JA: Wow. Um, it was just those horrible Capri pants. And that awful eyelet blue shirt! And the popped collar. Yeah, that was it.

Does a wardrobe like that put you into that head space?

JA: It does! And those little Keds sneakers. It was pretty easy to go into Rose Miller, just with the wardrobe. They always say, it starts with the shoes. And it’s true.

Who says that?

JA: Actors! And Nike. Yeah.

What about teaching a teenage guy how to kiss in We’re The Millers?

JA: That’s a secret! A movie secret.

Was it awkward?

JA: Yeah. It was extremely awkward. And uncomfortable.

Now, how did it feel to take down a major drug cartel in the movie?

JA: Ha! I think we’re pretty awesome. It was great. Wait, did we do that? Awesome.

How did you work out that you’re actors playing characters playing roles being actors?

JA: I can’t believe we pulled it off! I didn’t even think of it that way, actors playing actors pretending to be actors. Oh, we did better than we thought!

Jason says he just stood there and looked good, and made you do all the work and carry the load.

JA: Ha! It was so refreshing. Yeah.

And that you were pretty much just eye candy.

JA: Just used and abused. Yeah, just khakis! Yeah. But he didn’t have a popped collar like I did. I did pop my collar.

So were you making anything up as you went along?

JA: No, there wasn’t a lot of improv. We stuck to the script. Yep. Which is always fun.

Jason is pretty amazing, he’s a pretty good and amazing partner in volleying. So that makes it easy.

And with Nick and Kathryn, to play against them. And going against these two quiet, innocent Midwestern knuckleheads, the Fitzgerald’s. Uh, we tried not to laugh!

Did you feel Rose changing, as the story went along?

JA: Yeah, well basically they find their family. You know, out of this sort of crazy situation, they kind of all find the soft spot in each other.

And they find partnership. Which is what everybody’s hopefully looking for. Companionship. So we faked it till we felt it!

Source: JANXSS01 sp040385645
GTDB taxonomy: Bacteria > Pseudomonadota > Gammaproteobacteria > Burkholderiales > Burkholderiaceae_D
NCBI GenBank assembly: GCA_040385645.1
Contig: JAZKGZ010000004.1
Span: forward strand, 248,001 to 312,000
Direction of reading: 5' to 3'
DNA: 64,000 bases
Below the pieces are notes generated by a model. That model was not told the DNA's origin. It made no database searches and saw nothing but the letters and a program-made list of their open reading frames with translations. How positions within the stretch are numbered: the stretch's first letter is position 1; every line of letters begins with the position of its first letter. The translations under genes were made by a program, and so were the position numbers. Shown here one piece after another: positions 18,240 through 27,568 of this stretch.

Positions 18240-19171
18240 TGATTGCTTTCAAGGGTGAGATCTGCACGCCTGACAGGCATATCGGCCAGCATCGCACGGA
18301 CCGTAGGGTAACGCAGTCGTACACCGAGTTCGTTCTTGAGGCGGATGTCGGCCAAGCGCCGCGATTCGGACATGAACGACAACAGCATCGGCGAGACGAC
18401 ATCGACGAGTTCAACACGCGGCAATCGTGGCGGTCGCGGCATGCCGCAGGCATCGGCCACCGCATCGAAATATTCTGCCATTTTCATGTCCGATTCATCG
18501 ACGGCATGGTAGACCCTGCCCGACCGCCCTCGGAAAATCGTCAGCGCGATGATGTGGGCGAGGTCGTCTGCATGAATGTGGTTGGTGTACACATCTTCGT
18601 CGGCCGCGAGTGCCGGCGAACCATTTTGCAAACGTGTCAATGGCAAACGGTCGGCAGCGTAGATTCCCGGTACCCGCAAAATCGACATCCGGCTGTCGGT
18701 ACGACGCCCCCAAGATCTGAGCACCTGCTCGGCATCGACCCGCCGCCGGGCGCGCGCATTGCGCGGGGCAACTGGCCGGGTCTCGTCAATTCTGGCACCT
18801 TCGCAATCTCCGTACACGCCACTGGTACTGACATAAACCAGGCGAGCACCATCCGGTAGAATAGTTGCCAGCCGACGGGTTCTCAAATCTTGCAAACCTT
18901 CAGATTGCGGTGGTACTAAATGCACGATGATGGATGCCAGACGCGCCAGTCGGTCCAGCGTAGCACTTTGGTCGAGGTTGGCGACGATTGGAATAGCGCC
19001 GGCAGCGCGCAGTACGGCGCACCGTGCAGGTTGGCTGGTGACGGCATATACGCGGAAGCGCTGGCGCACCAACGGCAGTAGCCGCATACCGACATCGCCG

Is that something about faking that you heard from Dr. Phil?

JA: Is he a fake doctor? Can we go on to the next question!

As an actress, you frequently have to bond with strangers. How do you do that?

JA: Uh, say that one more time!

You know, like pretending you’re the Miller family, and that you like each other.

JA: Yeah. Well, that’s what was sort of fun about it, is the attitude that we kind of have towards each other. At the beginning. I mean, I can’t stand Jason’s character.

Well I mean, I can’t not stand him. But he bugs me. Yeah. And I don’t know the kids.

Aniston at a ceremony to receive a star on the Hollywood Walk of Fame in February, 2012.

Um, so it’s sorta…yeah. I don’t think I answered your question! But I don’t think it happens where it’s an illusion.

I think we actually become a family. I mean, you spend months of your life every day, all day. Sometimes way too long. And you know, you just have each other.

Never has drug smuggling seemed like so much fun in a movie. So what was your favorite scene to shoot?

JA: Oh, that is so hard to say.

The stripping?

JA: Oh yeah! That was the best. No, I would say, there were so many fun scenes. But Nick and Kathryn in that tent for me, that was really fun.

And the scene with the Pictionary game, that was fun. Anything with really everybody, that is always fun.

How about your teen boy kiss gone wrong?

JA: Oh thank you! I don’t care, I don’t care. It was actually pivotal!

Who made you laugh the most on the set during filming?

JA: When we had a hard time in the RV with Kathryn. She would start her scenes with these extraordinary stories, that led up to what the actual dialogue is on the page. And they were different every time.

Care to talk about anything you did that was too hot to keep in the movie?

JA: All the fun stuff is on the DVD! And extras, on the Blu-ray!

Prairie Miller

Prairie Miller is a New York multimedia journalist online, in print and radio, who reviews movies and conducts in-depth interviews. She can also be heard on WBAI/Pacifica National Radio Network’s Arts Express.